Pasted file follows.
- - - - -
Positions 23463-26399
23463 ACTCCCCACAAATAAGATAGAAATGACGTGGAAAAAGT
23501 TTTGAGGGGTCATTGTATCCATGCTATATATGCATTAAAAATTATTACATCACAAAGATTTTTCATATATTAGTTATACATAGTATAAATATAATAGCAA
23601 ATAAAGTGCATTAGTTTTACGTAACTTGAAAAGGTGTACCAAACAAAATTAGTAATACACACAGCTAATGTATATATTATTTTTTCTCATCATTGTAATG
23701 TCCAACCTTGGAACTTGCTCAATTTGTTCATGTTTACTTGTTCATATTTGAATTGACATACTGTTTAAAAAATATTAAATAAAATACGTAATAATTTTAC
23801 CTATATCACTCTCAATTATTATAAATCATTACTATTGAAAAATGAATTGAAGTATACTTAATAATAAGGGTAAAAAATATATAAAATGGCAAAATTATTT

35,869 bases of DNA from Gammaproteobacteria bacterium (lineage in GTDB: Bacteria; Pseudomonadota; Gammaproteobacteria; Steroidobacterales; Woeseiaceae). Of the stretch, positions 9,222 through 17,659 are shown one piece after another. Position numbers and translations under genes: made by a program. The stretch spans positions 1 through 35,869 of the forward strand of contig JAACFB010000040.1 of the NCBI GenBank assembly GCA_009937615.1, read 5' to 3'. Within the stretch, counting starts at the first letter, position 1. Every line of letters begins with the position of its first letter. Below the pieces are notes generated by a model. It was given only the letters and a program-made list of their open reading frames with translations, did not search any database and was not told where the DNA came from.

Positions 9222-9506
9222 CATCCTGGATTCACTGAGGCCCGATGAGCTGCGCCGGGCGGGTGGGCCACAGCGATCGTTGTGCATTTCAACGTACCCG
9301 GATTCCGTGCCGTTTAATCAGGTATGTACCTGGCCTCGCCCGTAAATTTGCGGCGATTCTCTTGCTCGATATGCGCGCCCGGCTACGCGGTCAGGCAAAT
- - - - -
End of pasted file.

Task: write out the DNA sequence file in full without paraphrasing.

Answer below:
Positions 23463-26399
23463 ACTCCCCACAAATAAGATAGAAATGACGTGGAAAAAGT
23501 TTTGAGGGGTCATTGTATCCATGCTATATATGCATTAAAAATTATTACATCACAAAGATTTTTCATATATTAGTTATACATAGTATAAATATAATAGCAA
23601 ATAAAGTGCATTAGTTTTACGTAACTTGAAAAGGTGTACCAAACAAAATTAGTAATACACACAGCTAATGTATATATTATTTTTTCTCATCATTGTAATG
23701 TCCAACCTTGGAACTTGCTCAATTTGTTCATGTTTACTTGTTCATATTTGAATTGACATACTGTTTAAAAAATATTAAATAAAATACGTAATAATTTTAC
23801 CTATATCACTCTCAATTATTATAAATCATTACTATTGAAAAATGAATTGAAGTATACTTAATAATAAGGGTAAAAAATATATAAAATGGCAAAATTATTT

35,869 bases of DNA from Gammaproteobacteria bacterium (lineage in GTDB: Bacteria; Pseudomonadota; Gammaproteobacteria; Steroidobacterales; Woeseiaceae). Of the stretch, positions 9,222 through 17,659 are shown one piece after another. Position numbers and translations under genes: made by a program. The stretch spans positions 1 through 35,869 of the forward strand of contig JAACFB010000040.1 of the NCBI GenBank assembly GCA_009937615.1, read 5' to 3'. Within the stretch, counting starts at the first letter, position 1. Every line of letters begins with the position of its first letter. Below the pieces are notes generated by a model. It was given only the letters and a program-made list of their open reading frames with translations, did not search any database and was not told where the DNA came from.

Positions 9222-9506
9222 CATCCTGGATTCACTGAGGCCCGATGAGCTGCGCCGGGCGGGTGGGCCACAGCGATCGTTGTGCATTTCAACGTACCCG
9301 GATTCCGTGCCGTTTAATCAGGTATGTACCTGGCCTCGCCCGTAAATTTGCGGCGATTCTCTTGCTCGATATGCGCGCCCGGCTACGCGGTCAGGCAAAT